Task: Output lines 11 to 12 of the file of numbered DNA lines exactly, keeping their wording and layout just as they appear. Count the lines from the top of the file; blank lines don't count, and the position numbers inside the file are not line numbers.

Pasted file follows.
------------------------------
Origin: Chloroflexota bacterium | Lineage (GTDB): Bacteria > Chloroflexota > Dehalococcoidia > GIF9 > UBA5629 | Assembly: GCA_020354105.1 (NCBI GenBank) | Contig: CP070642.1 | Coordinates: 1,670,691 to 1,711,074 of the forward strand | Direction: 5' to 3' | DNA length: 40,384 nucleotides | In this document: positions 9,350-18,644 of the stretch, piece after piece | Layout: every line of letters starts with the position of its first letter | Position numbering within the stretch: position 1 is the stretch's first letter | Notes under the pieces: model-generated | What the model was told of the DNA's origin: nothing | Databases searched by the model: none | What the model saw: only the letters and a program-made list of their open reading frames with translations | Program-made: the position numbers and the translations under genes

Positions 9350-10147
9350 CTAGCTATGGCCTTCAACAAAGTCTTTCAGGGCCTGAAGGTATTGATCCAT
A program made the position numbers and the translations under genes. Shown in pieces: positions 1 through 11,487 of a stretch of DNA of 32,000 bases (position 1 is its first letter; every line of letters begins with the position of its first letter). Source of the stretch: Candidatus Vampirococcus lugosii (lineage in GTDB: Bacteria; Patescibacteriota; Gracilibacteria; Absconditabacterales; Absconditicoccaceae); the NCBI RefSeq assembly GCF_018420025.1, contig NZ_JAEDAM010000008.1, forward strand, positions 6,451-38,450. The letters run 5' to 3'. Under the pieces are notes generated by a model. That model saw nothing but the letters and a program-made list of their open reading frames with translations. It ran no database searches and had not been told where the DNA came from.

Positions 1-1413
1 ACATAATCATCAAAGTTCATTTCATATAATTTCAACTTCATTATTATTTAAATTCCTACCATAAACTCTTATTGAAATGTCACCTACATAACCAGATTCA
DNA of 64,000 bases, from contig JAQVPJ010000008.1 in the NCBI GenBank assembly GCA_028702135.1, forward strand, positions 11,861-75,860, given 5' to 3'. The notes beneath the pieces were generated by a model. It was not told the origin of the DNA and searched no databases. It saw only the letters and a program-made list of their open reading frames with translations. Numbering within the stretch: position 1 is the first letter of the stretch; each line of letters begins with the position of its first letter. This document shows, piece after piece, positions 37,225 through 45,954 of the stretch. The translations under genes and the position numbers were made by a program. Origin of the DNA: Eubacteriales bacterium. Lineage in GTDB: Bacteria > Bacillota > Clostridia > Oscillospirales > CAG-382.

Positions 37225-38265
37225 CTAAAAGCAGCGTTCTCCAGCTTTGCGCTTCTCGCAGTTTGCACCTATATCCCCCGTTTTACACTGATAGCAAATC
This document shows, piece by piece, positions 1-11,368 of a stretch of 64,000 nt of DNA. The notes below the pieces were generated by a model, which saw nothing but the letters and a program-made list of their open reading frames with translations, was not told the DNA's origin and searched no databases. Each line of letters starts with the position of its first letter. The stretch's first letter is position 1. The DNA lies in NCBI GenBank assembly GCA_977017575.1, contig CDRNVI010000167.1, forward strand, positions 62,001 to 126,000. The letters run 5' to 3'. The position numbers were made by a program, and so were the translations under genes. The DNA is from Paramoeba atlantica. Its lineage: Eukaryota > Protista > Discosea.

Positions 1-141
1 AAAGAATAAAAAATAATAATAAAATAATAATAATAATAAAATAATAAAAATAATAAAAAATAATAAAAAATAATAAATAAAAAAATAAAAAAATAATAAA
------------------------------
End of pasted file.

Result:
Positions 1-141
1 AAAGAATAAAAAATAATAATAAAATAATAATAATAATAAAATAATAAAAATAATAAAAAATAATAAAAAATAATAAATAAAAAAATAAAAAAATAATAAA